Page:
A Doll's House by Henrik Ibsen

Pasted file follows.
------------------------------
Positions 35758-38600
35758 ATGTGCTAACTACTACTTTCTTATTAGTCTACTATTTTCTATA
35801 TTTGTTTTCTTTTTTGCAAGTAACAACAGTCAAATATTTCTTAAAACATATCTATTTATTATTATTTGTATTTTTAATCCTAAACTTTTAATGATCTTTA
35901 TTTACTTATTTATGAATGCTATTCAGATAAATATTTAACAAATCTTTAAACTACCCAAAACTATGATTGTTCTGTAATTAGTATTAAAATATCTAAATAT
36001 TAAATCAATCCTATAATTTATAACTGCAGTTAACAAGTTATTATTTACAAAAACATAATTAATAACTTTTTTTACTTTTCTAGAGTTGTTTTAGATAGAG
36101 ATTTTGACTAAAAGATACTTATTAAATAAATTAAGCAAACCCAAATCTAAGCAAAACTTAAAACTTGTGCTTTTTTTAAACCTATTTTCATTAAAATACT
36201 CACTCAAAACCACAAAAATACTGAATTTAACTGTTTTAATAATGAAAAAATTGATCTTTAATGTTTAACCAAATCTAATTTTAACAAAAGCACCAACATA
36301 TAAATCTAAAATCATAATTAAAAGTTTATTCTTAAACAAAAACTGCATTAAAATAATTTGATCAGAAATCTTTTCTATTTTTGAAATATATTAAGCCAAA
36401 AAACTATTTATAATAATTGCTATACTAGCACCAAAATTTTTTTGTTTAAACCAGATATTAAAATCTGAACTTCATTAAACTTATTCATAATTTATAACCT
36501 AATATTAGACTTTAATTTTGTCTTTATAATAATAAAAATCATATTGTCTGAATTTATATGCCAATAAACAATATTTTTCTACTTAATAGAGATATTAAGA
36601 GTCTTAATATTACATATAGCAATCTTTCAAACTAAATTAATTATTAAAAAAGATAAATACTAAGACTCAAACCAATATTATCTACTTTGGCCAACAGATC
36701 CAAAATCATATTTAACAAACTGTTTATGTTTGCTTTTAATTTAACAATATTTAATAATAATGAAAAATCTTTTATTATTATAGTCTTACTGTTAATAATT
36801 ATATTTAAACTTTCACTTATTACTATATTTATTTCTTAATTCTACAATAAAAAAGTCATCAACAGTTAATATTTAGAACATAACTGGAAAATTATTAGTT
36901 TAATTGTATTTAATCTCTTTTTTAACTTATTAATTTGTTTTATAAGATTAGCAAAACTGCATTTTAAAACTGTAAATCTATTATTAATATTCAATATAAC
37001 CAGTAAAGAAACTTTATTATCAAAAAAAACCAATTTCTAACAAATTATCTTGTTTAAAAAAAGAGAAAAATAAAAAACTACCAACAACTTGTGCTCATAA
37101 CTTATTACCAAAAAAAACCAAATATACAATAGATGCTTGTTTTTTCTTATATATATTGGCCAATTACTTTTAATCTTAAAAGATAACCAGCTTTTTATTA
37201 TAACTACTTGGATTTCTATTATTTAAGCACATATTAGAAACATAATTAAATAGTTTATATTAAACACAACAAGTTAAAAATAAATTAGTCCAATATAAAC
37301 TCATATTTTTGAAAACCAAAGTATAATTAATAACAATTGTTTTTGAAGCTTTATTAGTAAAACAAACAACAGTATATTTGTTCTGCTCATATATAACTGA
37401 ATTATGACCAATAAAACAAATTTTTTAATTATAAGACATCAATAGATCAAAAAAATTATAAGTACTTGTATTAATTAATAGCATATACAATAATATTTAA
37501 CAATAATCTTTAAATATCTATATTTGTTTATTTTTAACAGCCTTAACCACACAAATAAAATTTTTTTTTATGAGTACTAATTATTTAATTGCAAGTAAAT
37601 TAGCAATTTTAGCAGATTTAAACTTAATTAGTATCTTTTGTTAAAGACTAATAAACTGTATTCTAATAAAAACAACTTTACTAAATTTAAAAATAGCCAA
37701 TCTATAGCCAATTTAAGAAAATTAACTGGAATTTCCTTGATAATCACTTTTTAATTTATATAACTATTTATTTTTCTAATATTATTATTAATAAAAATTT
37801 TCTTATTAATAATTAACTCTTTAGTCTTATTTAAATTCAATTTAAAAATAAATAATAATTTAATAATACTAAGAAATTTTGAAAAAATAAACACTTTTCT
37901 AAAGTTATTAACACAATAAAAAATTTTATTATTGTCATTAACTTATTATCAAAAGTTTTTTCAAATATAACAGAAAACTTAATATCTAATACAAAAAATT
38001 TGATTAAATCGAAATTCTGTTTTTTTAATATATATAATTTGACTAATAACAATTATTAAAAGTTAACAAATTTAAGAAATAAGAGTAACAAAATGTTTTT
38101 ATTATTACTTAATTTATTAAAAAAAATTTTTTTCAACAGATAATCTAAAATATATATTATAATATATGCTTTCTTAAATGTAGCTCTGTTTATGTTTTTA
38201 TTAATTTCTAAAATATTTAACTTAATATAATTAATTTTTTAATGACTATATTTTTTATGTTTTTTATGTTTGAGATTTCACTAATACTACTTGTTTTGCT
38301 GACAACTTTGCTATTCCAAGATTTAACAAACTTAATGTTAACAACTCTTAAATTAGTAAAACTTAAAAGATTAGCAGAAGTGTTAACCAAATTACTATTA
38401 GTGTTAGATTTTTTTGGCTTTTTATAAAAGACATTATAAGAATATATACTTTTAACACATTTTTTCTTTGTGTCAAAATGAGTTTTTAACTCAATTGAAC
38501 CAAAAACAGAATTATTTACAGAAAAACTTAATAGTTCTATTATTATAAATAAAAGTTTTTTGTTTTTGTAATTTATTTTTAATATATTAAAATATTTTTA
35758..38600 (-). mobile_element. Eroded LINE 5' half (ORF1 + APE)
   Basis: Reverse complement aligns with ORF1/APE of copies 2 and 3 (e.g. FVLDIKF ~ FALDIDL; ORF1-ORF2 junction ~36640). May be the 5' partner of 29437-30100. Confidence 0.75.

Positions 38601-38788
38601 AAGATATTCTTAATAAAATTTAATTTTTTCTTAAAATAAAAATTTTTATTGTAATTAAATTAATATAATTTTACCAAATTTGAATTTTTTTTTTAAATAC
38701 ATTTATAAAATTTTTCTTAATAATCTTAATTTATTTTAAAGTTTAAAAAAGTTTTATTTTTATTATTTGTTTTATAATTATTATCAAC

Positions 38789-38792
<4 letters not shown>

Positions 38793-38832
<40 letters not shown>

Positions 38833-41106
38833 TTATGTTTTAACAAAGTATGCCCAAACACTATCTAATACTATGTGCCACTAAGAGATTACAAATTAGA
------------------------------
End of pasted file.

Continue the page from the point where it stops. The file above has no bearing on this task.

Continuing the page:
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Henrik Ibsen was the first to introduce a new realistic mode in theater when he wrote the play A Doll’s House. The ending of the third act of this play was not accepted due to the controversy that it caused during the nineteenth century, because in this era women were not allowed to act the way Nora did, but through women’s movements society slowly started to accept it. During the Victorian era, in which this play was written, women were predestined to the role of being mothers and wives, nothing more and nothing less. It was believed religiously by society that it was God’s will for women to have these roles, which were unarguable. Women were only allowed to hold a small role represented by feminine qualities. By law, a woman was the property of her father, brother, and even her husband. These women thought of marriage as a method of subsistence, yet it provided nothing more than a new home with increasing responsibilities and no real benefits or haven. Any property or money made, regardless of where it came from, belonged to the husband. He was also the absolute guardian of the children. Right at the core of the value system of the Victorian era was the feminine inferiority. You can see how men had absolute guardianship over their children when Torvald reads the first letter from Krogstad where he notifies him that he will damage his reputation because of Nora’s crime. He tells Nora that, “Of course, you will continue to live here. But the children cannot be left in your care. I dare not trust them to you” (Doll act 3). An example of how women were considered property in this era is how Torvald reacted towards Nora when the letter from Krogstad arrives to him notifying him that he pardoned Nora’s crime. Torvald says, “There is... ... middle of paper ... ...l version of the play was accepted, but by 1997 it was already accepted by many. The reason that I say 1997 is because in an interview of Janet Mcteer, whom played Nora’s character, was done during this year where she talks about the play in its original version. Mcteer gives her perspective on Nora’s character by embracing and justifying it. Many people perceived the play as she did, in which today women portray Nora’s courageous figure and speak out when treated unfairly. Society today encourages women to follow in Nora’s footsteps in advocating their equality as a woman. In conclusion, we can see that the ending of the third act of this play was not accepted due to the controversy that it caused during the 19th century. Through time society has began to accept the play in its original version due to the many movements created by women who were seeking equality.

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